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WASHINGTON, Dec 23 (Reuters) - Coca-Cola Co's KO.N claims that Diet Coke Plus includes a variety of vitamins and minerals violate U.S. policy against marketing soda and other snack foods as more nutritious, or "fortified," health regulators said in a warning letter to the company.
“The FDA does not consider it appropriate to fortify snack foods such as carbonated beverages,” the U.S. Food and Drug Administration agency told the beverage giant in a letter dated Dec. 10 and made public on Tuesday.
It was not clear if the FDA was seeking to remove the product from the U.S. market, and a spokesman for the FDA had no immediately comment.
“You should take prompt action to correct the violations,” the FDA wrote. The agency could take further action, including seizing products, seeking injunctions and levying fines.
Manufacturers routinely try to boost the value of their foods and beverages by adding extra nutrients.
The FDA allows such claims when foods or beverages contain at least 10 percent of the recommended daily allowance of a vitamin or mineral. But the claims cannot apply to soda or certain foods, including candy, its regulations state.
Representatives for Coca-Cola defended the calorie-free product’s claims.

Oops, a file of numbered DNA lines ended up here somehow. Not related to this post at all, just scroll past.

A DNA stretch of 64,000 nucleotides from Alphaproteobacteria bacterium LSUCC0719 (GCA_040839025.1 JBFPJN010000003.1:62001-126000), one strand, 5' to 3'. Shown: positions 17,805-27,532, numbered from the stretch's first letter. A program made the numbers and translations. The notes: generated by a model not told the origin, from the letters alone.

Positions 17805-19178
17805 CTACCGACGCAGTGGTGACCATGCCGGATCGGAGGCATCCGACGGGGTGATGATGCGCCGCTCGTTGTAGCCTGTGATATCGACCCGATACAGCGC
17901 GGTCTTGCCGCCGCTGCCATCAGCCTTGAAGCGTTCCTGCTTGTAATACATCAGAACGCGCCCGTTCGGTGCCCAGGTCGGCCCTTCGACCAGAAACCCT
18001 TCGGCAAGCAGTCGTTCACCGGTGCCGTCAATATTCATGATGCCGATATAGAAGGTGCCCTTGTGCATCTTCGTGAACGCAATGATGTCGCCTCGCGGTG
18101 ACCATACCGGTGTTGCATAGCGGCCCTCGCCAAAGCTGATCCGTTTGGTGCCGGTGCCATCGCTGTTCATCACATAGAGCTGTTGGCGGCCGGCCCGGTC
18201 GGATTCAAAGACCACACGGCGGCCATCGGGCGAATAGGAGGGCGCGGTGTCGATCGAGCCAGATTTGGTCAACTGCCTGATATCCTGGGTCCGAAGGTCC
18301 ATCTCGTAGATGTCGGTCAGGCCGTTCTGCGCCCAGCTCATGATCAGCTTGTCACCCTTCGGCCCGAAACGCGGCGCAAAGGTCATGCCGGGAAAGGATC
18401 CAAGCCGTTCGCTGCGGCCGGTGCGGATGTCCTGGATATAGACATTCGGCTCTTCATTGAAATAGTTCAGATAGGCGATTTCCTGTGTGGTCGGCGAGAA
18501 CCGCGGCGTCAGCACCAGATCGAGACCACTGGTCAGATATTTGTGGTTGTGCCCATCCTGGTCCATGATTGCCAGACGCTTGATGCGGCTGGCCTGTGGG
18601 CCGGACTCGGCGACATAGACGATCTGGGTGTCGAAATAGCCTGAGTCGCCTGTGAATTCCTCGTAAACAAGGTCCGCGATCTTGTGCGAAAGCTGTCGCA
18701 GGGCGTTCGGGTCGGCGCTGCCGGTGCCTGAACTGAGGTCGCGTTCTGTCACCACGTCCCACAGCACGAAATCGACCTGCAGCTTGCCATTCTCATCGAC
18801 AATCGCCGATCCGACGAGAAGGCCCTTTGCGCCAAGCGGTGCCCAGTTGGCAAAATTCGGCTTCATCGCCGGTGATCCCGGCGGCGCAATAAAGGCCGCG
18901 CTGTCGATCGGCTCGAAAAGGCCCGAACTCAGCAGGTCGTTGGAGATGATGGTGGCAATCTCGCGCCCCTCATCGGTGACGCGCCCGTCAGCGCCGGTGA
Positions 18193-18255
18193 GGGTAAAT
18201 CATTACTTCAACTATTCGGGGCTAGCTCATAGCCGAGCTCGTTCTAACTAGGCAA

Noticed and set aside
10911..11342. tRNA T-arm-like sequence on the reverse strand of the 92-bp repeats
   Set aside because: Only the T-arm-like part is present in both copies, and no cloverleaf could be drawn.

“This does not involve any health or safety issues, and we believe the label on Diet Coke Plus complies with FDA’s policies and regulations,” company spokesman Scott Williamson told Reuters.
Coca-Cola has marketed Diet Coke Plus as “a good source of vitamins B3, B6, and B12, and the minerals zinc and magnesium.” It was launched in the United States in April 2007.
It is part of its Diet Coke line of products, the calorie-free alternative to regular Coca-Cola beverages.
The executive director of the Center for Science in the Public Interest, Michael Jacobson, said Coca-Cola blatantly ignores FDA rules in its marketing of the product.
He also said a fortified product allows a company to charge more, even though consumers don’t need the extra nutrients -- especially from a less healthful drink such as soda.
“Fortification is dirt cheap and allows companies to charge more,” he told Reuters. “People would be better off drinking water than Diet Coke Plus.”
Diet Coke and Diet Coke Plus are “comparably priced,” Coca-Cola’s Williamson said.
The company has 15 days to outline plans to correct the issue, and Williamson said Coca-Cola would reply to the FDA letter in early January.
The FDA released the warning letter on its websitehere (Reporting by Susan Heavey; additional reporting by Aarthi Sivaraman in New York; editing by Jeffrey Benkoe, Gary Hill)
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